Let me introduce my studio cat, Waldo. Now, I have five cats, and they all come into the studio from time to time, but only Waldo will hang out for hours while I make things. He doesn't especially want to be petted or picked up, he just wants to watch me. Three of the other four are kittens, and as such, holy terrors in the studio: knocking over slip cups, treading across freshly thrown platters, and so on. The fifth really loves my husband best, as they came as a matched set (with two turtles) when we all met.
In addition to being incredibly beautiful, Waldo has a story.
Right after I divorced and moved to Maine, I bought a (so-called) house on Wiggin Mountain in Parsonsfield. I had this idea that I was a country mouse at heart, that the only reasons I had always been a city dweller were circumstantial. I figured I would brew my own beer, and keep bees, maybe tap a few maple trees, and so on. Work in my studio in blissful mountain solitude. Yeah, right. As a life experiment, it didn't work out, except as learning experience.
There were some nice things about the place. I could sunbathe nude on the roof, utterly safe from observers. It was a short hike over the mountain to Province Lake in New Hampshire. The neighbor kids half-seriously thought I was a witch. Best of all, it was where I met Waldo.
I saw him first when I was considering buying the place. He was on the sun porch, so I thought he belonged to the people who lived there. I soon learned that no one lived there, and each time I went out to see the place, Waldo was there. After a while I concluded he was a stray, and decided I would adopt him when I moved in. But the closing was postponed, and the process went on and on, and by the time I bought the place, Waldo was nowhere in sight. I mentioned him to Patrick, the former owner of the house, after the closing, as he was taking me around introducing me to the neighbors. He laughed. "That cat is still alive?" he asked.
"We put food out for him after you left," the neighbor lady, Ruthie, told him, somewhat reproachfully. It turned out that Waldo had been Patrick's cat, and when he moved away, Patrick just put him outdoors and drove away. Parsonsfield is both mountainous and inland; it gets damn cold in the winter. It was double digits below zero the winter I lived there. Waldo had survived for three years dodging the neighbors' Rottweilers to get the food she put out for him and sneaking under the foundation to get to the south-facing sun porch, where it was marginally warmer.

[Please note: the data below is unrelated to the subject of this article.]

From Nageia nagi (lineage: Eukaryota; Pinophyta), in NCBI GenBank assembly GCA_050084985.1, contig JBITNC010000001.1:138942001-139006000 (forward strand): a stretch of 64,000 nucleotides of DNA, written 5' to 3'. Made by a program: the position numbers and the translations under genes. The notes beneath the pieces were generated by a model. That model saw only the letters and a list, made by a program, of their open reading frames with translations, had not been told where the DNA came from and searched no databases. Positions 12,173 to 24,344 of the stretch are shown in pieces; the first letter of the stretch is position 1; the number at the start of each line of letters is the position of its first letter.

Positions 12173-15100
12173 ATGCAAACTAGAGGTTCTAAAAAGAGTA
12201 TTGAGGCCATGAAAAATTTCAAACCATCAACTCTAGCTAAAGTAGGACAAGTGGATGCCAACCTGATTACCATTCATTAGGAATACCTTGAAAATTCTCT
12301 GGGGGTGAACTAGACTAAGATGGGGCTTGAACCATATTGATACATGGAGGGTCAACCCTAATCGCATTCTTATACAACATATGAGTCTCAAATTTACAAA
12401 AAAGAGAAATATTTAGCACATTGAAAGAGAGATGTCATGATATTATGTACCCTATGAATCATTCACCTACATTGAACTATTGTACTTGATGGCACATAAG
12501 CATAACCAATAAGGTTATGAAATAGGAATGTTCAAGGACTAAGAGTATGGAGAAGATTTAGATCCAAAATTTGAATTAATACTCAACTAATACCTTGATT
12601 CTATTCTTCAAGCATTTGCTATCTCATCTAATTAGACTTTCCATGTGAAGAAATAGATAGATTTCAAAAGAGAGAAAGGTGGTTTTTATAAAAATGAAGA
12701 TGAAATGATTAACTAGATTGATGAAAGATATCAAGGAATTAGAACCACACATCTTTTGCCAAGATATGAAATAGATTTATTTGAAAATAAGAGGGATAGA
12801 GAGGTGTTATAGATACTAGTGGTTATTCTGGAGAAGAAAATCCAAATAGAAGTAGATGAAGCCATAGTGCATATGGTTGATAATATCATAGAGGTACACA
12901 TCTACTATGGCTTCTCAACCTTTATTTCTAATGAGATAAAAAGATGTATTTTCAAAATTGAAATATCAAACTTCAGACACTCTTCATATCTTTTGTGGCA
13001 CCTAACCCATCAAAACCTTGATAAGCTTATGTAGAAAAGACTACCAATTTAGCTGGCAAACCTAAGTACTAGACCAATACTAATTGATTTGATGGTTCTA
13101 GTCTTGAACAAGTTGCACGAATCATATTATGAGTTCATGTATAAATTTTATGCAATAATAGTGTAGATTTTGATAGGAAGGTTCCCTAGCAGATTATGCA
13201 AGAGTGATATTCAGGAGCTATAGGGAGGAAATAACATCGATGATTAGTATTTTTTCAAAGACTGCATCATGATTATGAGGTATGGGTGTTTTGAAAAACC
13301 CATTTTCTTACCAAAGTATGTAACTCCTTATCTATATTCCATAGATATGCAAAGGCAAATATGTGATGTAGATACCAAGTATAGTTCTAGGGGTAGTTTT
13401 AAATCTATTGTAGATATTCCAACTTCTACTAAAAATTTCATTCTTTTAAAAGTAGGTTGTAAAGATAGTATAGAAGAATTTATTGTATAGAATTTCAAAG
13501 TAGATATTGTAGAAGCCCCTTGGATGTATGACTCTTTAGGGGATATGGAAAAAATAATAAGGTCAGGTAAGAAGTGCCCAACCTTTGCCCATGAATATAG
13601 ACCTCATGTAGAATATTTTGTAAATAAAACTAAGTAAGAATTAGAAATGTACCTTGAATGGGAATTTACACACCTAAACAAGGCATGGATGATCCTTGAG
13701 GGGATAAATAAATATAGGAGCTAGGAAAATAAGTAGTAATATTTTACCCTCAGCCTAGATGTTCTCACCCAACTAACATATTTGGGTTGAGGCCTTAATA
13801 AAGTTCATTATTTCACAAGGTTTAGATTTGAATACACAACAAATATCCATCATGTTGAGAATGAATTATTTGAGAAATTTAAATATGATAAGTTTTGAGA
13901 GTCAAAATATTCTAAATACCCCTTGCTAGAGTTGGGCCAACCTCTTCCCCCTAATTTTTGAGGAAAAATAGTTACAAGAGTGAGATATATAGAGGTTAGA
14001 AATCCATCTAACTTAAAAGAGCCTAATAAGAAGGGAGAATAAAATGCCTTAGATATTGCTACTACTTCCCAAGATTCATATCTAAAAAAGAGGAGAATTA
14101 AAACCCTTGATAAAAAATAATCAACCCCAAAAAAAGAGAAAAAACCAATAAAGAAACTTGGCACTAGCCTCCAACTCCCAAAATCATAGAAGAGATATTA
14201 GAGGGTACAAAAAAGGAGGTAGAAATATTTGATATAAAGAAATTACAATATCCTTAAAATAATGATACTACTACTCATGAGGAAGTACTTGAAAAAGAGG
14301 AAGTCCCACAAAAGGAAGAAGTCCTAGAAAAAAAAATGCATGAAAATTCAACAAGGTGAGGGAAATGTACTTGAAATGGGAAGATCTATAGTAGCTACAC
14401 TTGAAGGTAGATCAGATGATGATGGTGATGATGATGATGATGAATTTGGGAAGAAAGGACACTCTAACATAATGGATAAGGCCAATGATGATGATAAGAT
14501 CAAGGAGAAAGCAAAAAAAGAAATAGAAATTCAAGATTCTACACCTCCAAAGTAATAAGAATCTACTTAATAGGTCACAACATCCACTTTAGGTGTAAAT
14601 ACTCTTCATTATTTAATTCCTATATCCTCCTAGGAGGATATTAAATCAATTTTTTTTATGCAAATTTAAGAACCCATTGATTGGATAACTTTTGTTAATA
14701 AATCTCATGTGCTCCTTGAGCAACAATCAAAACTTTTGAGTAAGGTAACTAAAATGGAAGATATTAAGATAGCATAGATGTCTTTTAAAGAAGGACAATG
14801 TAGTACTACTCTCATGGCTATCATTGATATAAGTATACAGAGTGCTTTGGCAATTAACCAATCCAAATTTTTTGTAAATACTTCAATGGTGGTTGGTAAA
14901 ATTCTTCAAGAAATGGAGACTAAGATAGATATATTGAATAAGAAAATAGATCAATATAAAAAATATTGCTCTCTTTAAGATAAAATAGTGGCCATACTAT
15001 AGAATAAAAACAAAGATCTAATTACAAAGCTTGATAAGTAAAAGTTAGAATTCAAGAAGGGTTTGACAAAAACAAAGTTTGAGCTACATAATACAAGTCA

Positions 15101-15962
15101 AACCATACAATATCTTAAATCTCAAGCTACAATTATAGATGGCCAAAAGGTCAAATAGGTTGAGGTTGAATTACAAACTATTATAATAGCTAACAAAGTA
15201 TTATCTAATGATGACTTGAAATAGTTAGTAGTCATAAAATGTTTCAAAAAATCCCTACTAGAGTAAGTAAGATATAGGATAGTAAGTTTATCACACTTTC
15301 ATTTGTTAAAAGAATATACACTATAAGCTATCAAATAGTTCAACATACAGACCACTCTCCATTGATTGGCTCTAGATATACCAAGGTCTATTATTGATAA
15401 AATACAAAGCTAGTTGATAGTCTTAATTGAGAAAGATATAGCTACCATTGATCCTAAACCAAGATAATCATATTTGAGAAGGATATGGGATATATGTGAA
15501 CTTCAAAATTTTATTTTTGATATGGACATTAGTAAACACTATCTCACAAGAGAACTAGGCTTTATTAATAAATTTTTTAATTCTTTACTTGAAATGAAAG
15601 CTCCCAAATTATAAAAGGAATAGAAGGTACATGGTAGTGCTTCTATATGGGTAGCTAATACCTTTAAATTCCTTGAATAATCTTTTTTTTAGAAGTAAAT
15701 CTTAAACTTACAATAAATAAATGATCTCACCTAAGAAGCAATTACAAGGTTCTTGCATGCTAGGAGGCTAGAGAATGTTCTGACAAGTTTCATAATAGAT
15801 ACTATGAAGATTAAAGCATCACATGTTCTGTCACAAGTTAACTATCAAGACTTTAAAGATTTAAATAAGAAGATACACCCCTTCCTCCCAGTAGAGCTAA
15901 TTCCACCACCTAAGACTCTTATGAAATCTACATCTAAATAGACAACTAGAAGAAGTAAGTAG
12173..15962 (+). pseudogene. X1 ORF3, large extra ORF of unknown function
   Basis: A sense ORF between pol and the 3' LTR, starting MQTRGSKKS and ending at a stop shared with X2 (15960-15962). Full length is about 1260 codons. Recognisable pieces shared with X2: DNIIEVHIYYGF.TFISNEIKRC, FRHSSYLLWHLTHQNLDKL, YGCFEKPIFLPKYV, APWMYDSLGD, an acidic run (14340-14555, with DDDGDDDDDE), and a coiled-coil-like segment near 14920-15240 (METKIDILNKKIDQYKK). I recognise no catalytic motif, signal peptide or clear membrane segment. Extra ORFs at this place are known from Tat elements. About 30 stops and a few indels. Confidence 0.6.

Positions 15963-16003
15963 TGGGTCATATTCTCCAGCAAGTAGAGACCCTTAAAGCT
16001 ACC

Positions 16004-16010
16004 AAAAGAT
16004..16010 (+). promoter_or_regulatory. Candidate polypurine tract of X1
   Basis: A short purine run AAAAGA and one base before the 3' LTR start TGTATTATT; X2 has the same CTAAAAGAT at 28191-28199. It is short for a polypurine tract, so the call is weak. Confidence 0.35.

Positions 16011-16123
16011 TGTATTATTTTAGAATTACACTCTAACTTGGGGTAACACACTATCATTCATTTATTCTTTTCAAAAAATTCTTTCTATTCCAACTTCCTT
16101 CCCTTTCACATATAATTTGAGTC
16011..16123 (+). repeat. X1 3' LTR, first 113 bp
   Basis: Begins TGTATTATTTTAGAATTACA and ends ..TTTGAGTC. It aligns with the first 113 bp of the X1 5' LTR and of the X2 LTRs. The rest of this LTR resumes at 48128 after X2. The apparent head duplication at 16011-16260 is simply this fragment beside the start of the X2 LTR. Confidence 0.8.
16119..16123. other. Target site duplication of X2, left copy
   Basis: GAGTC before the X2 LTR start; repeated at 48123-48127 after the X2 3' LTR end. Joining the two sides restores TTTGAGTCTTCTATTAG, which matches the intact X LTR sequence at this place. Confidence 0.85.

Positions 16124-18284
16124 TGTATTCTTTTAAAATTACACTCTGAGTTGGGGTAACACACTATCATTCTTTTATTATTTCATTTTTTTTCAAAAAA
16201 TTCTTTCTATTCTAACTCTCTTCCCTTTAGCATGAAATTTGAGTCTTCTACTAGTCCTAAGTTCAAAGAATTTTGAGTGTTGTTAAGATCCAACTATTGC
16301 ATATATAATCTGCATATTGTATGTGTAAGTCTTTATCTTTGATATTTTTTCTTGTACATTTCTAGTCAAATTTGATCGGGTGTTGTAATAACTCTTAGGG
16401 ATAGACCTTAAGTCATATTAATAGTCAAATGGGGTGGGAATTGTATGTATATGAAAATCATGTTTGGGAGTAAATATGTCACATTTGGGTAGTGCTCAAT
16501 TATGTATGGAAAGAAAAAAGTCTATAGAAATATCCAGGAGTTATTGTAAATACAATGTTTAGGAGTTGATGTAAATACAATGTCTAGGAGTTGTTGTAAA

That was how I learned his name.
I asked Ruthie what had become of him, She told me a woman who had, like me, come out to look at the house, had knocked on her door, asking if he was Ruthie's cat. Upon learning that he was not, she asked to take him home with her. So, I thought, Waldo has a home. That's good. I thought that was the end of the story.
Fast forward six weeks. I was reading the Portland Press Herald, when my eye fell on the adoption column from the Animal Rescue League. There was a notice regarding a long-haired orange cat named Waldo, described as timid but affectionate. I thought that it had to be a coincidence, but it continued to nag at me, so I called.
"This cat Waldo you have, is he missing fur from his tail?" I asked. The woman laughed. "Yes, his tail is kind of like a rat's."
It was my Waldo. Interestingly, though he had been warm and well-fed at the shelter for two months or more, the hair on Waldo's tail -- lost due to frostbite -- did not grow back until he was back home with me. By the way, Waldo loves his new siblings. Here's him with Happy Jack, one of the kittens:
Unfortunately I have to add a sad postscrpt. Waldo died just a couple of weeks after I wrote this entry. Seeing the photo at the top of the post is very hard, but not as hard as not seeing Waldo in the studio, and on my pillow where the photo was taken. Waldo, if you can hear my thoughts in the next world, I love you and miss you, and I will see you again.